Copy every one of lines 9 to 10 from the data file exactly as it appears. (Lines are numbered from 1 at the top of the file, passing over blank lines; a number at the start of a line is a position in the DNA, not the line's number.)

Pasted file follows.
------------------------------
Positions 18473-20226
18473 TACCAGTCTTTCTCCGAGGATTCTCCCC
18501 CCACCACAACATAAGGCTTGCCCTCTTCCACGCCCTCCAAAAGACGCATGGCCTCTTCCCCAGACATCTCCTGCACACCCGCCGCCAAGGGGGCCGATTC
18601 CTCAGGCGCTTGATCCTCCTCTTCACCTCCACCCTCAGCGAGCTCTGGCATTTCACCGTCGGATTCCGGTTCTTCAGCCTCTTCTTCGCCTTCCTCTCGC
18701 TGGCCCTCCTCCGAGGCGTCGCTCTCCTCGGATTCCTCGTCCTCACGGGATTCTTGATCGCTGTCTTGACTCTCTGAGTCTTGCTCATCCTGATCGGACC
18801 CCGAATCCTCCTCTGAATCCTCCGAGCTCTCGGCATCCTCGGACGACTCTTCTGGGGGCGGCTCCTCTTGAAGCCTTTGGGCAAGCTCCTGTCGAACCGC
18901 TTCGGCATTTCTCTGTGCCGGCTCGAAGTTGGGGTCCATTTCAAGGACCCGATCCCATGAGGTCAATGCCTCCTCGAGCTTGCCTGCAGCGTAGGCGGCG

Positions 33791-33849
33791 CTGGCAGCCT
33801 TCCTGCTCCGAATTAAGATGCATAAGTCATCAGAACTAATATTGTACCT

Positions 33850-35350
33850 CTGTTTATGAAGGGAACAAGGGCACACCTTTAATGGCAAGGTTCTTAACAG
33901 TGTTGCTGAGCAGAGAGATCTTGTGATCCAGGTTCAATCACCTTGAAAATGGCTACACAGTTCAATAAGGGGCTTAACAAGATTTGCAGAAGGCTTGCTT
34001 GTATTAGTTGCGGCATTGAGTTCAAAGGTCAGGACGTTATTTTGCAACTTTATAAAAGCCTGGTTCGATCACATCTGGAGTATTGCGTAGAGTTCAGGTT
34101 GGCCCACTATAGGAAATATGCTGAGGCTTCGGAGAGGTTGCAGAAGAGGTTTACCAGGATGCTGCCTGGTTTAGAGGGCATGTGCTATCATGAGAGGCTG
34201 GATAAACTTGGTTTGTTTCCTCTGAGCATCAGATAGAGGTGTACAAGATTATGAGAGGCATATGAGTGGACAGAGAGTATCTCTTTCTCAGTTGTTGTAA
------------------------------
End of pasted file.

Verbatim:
33791 CTGGCAGCCT
33801 TCCTGCTCCGAATTAAGATGCATAAGTCATCAGAACTAATATTGTACCT